Dick asked his wife Pat if she could find the photostat copy of Cotton Vitellius V15 in his library. An actual photostat copy of the surviving manuscript! with the burned edges from the 18th century fire that it slipped through.

    Geezus, I still get goosebumps.

    Dick was one of those guys.

    Stanley Crouch learned a lot about literature from Dick. Him and Dick were close for years — Stanley having taught at Claremont. Bradford still teaches there.

    Dick drove out here for a vacation at the end of his life and did my radio show with me. And then that night I took him into a production studio and recorded a gang of his poems and I also interviewed him. AND then, driving back to my pad that night, he mysteriously pulled over to the side of the road — I still can’t pass that spot of road here in Albuquerque and not remember this — and told me that he was dying. Cancer.

    All things must pass. His poetry is very special to me. And he spent so many years helping me with mine, I can’t even begin to explain. WHY did he take such time? I was just a scruffy kid from Okiesville the next town over from upscale Claremont. He and Bradford were close, too. I donated all of my letters from Dick — he wrote me as I traveled the states after I left SoCal in 1986 — gave them all to Honnold Library archive at Claremont Colleges. And I kind of wish I had saved them. Not that I can’t still access them. This manuscript of John Carter poem is a photocopy of the unpublished poem he sent me. Google Dick and see what I’m saying. I intend to write more about him as time permits.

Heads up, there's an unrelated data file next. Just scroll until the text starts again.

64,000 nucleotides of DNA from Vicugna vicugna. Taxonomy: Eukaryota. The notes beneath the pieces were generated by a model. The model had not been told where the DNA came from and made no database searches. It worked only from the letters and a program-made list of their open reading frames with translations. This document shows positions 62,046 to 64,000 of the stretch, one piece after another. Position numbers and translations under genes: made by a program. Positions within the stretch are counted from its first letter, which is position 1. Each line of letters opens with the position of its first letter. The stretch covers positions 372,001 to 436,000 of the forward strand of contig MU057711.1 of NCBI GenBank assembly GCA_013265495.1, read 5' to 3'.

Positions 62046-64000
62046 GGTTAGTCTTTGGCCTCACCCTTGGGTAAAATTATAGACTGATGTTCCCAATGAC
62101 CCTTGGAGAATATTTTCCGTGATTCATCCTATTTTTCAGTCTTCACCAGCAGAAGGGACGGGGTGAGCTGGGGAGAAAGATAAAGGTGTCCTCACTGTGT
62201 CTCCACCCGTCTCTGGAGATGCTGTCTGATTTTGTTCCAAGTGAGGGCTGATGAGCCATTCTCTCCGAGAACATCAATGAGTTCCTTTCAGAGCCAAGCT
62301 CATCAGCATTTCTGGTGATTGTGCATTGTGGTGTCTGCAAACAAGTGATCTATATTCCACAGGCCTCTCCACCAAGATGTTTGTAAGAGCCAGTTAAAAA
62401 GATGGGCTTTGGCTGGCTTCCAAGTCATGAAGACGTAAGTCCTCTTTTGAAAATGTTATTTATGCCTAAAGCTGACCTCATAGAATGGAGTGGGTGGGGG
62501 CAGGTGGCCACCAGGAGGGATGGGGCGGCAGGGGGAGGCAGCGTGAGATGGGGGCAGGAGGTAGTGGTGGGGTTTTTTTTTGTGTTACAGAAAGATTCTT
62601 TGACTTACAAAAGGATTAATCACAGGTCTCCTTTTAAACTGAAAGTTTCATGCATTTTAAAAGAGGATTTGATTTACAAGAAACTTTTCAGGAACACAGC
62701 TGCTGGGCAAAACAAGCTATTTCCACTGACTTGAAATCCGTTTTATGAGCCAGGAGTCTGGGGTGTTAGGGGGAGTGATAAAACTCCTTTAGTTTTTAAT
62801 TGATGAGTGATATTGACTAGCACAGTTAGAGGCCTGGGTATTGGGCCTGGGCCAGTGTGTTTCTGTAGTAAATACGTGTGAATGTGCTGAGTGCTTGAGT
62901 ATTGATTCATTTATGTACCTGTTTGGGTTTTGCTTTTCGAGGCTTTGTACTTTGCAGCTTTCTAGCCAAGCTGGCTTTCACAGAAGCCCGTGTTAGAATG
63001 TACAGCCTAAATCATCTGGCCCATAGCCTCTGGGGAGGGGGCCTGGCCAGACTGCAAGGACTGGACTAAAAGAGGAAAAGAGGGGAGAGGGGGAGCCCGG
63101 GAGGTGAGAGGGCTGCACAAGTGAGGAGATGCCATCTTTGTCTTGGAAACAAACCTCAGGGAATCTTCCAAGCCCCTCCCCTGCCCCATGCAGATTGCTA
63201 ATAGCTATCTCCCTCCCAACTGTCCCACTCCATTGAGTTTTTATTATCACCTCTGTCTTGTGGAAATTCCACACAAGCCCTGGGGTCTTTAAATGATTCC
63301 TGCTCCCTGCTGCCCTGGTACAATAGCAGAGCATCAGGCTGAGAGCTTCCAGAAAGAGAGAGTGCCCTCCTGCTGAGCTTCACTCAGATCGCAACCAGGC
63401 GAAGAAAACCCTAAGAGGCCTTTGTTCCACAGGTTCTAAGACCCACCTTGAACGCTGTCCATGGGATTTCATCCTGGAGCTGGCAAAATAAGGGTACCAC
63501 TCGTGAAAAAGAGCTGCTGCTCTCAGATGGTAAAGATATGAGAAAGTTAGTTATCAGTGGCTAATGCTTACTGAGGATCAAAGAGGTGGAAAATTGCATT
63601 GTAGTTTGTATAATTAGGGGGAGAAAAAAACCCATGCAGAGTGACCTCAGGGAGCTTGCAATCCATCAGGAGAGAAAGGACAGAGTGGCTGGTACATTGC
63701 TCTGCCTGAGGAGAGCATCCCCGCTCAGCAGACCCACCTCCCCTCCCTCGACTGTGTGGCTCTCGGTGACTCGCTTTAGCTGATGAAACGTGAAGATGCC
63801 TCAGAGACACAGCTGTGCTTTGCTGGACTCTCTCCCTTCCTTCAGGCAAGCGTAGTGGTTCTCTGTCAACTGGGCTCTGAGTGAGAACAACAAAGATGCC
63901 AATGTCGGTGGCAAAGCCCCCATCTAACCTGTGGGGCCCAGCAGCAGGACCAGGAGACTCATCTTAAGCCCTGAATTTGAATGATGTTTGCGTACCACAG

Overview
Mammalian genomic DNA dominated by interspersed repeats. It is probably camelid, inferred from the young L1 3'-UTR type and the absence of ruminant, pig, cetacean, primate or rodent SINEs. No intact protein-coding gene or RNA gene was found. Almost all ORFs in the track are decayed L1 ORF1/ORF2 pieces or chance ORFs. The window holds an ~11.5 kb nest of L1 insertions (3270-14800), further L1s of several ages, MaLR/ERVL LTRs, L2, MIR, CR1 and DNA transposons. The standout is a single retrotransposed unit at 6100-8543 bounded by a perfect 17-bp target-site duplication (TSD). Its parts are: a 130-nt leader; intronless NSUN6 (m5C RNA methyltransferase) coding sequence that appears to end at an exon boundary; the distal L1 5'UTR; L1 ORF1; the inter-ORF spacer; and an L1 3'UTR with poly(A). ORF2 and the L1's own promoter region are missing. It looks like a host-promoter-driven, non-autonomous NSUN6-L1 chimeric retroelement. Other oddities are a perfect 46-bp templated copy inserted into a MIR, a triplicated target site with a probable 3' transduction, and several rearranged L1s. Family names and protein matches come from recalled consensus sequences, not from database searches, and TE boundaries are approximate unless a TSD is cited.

8. Mark Weber

    John Carter loved that Porsche. He kept it impeccably clean and waxed it himself. I wonder where it is now. When I met John in 1974 he already had that car. I know he had an MG before that in Fort Worth, but he was in a road accident with it, and after it was restored it never tracked right. Alas, one day driving across Texas it caught fire. John told me, “I just very casually picked up my briefcase and saxophone and stepped out and watched it burn on the side of the highway.”

    He didn’t try to save it. Presumably he found the yellow bathtub Porsche after that? (He & Gloria & kids moved to Los Angeles in 1961 — I think it was.) Later, he added to his collection one of those boxy 1970s Porsches (my brother Brian was John’s mechanic, I’ll have to ask him what the model was). This photo is from artists parking lot at Hollywood Bowl Playboy Jazz Festival where he was performing with James Newton Quartet that day.

  9. Julian D. Russell, jr.

    John Carter was my uncle. He was always just uncle JW to us. What a musician. Excellent teacher. He could play every instrument.